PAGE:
Revival of a 19th century art form of tactile scientific drawings for the blind

Zoom / 3D-printed lithophane could help visually impaired scientists “see” data, such as fingertip protein separation gels.

Ordan Kohn / Brian Shaw

In the 19th century, an art form was known as Lithovan It was all the rage in Western Europe. These fine reliefs are generally made of translucent materials such as porcelain or wax. When backlit, a brilliant 3D image will appear which will change its characteristics in response to differences in light source. Today, researchers have resurrected this art form to create tactile graphics to illustrate glow-in-the-dark scientific data. according last paper Published in Science Advances, this lithophane is accessible to blind and sighted people, making it a universal tool for visualizing scientific data.

“This research is an example of art that makes science more accessible and complete. Art saves science from itself. Co-author Brian Shaw said:, biochemist at Baylor. “Scientific data and images – for example, the stunning images from the new Webb telescope – are inaccessible to the blind. However, we show that thin transparent haptic graphics, called lithophanes, can make all these images accessible to everyone regardless of view… As we like to say, “data for everyone”.

The word “lithophane” comes from the Greek Litho (stone or rock) and deadly (make appear), which is commonly translated as “light in the stone”. The roots of this art form can be traced back to ancient China, as far back as 1,000 years before the Tang Dynasty. (Historical sources describe paper-thin bowls with hidden decorations.) But until now, no actual lithophane was known in China before 1800.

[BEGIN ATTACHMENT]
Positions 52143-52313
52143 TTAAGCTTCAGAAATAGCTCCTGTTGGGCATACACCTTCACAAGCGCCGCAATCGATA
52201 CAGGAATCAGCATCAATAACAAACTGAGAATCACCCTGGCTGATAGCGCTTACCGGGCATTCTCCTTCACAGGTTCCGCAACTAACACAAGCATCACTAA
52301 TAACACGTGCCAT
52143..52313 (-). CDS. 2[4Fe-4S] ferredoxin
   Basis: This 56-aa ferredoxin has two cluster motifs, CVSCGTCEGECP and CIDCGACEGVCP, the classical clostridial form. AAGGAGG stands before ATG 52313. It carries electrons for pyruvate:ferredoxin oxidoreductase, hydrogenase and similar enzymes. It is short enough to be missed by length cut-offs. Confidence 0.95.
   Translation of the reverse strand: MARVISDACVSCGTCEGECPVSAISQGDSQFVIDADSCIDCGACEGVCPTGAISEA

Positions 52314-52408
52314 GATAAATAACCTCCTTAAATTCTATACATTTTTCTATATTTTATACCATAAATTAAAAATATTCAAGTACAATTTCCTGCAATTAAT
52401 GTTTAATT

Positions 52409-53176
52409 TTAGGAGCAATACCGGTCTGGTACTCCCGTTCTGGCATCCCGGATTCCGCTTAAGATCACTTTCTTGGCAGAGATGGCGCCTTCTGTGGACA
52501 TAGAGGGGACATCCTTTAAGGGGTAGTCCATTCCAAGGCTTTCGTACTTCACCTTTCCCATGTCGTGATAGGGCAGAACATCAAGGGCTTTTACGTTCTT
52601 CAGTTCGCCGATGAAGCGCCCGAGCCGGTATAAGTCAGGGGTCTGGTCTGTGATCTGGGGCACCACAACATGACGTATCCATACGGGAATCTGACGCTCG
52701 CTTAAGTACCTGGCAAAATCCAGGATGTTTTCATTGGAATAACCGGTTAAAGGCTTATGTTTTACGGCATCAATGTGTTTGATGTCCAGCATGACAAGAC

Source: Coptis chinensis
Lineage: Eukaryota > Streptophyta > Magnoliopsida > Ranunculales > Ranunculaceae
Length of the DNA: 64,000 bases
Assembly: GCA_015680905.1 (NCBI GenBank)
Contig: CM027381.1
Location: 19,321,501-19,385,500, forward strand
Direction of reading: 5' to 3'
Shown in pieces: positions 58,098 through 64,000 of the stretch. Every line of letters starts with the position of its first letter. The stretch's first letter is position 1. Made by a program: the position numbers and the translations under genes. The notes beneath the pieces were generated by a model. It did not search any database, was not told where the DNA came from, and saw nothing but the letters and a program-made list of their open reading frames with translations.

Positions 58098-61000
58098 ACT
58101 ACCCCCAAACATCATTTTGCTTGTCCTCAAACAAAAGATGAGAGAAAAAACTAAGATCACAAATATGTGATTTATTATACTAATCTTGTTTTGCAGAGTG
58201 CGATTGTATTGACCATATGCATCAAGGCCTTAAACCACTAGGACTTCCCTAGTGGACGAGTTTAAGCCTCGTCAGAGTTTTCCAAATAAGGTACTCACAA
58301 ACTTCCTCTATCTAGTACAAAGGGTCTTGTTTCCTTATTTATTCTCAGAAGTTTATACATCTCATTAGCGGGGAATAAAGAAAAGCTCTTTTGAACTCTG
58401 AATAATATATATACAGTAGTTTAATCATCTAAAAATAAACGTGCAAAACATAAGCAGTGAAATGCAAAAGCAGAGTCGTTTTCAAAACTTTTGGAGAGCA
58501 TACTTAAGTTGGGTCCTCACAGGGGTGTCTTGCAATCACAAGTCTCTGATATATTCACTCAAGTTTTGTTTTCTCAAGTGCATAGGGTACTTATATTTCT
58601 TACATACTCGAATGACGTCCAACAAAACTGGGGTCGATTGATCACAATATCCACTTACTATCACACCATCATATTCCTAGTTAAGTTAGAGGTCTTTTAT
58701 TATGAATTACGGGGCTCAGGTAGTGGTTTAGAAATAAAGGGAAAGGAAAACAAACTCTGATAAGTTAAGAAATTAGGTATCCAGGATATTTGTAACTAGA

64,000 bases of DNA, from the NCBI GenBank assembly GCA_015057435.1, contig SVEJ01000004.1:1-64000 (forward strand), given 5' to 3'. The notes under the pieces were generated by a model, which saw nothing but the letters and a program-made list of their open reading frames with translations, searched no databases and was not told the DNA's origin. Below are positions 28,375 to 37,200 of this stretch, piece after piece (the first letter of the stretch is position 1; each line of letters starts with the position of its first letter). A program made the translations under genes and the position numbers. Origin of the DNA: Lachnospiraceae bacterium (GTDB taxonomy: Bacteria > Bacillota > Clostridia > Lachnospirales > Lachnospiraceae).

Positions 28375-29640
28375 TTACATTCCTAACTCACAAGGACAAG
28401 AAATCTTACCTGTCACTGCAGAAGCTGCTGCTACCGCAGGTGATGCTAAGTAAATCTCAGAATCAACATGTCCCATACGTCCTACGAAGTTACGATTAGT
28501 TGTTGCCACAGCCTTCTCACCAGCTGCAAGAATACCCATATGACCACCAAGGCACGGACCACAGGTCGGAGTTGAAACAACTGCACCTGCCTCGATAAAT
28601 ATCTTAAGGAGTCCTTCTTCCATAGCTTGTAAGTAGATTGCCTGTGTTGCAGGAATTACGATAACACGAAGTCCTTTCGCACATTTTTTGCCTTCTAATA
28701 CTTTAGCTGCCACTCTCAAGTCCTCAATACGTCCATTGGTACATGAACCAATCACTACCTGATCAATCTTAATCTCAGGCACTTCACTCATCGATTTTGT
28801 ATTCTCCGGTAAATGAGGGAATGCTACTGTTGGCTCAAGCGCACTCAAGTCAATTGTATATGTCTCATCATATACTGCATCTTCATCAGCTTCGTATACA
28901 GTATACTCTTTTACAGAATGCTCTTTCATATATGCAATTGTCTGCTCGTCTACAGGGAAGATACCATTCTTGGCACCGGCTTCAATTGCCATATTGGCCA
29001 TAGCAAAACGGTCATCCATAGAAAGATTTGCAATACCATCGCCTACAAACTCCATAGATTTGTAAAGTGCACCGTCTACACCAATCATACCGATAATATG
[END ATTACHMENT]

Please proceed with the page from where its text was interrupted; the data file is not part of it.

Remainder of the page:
Who exactly perfected the process of making lithophane is still debated among historians. A common 19th century process was to etch a three-dimensional design into a thin sheet of translucent wax or porcelain using traditional technology. Satisfaction And the engraving printing techniques. More light will shine through the parts of the sculpture where the wax was thinnest.

These lithophanes varied in thickness from one-sixteenth of an inch to one-quarter of an inch. They were displayed as paintings hung in windows or in front of shields with burning candles behind them as a source of light. Lithophanes can also be used as nightlights, fireplace screens, to warm tea, or as embossed embellishments with dramatic imagery. American industrialist Samuel Colt He filled his home in Hartford, Connecticut with over 100 lithophanes and ordered 111 copies of lithophane from a photograph of himself to give to friends and confidants.

This technology was no longer favored after the invention of photography, but the advent of 3D printing has revived interest. Today, lithophane is typically made with plastic and 3D printed from any converted 2D image into a 3D topographer, according to Shaw and his co-authors, which they did using free online software. Four of these co-authors have been blind since birth or childhood, but are still successfully completing their doctorates. But these are rare examples. Finding a way to create tactile science graphics that both blind and sighted people can use would remove a long-standing barrier that has kept many visually impaired people from accessing science.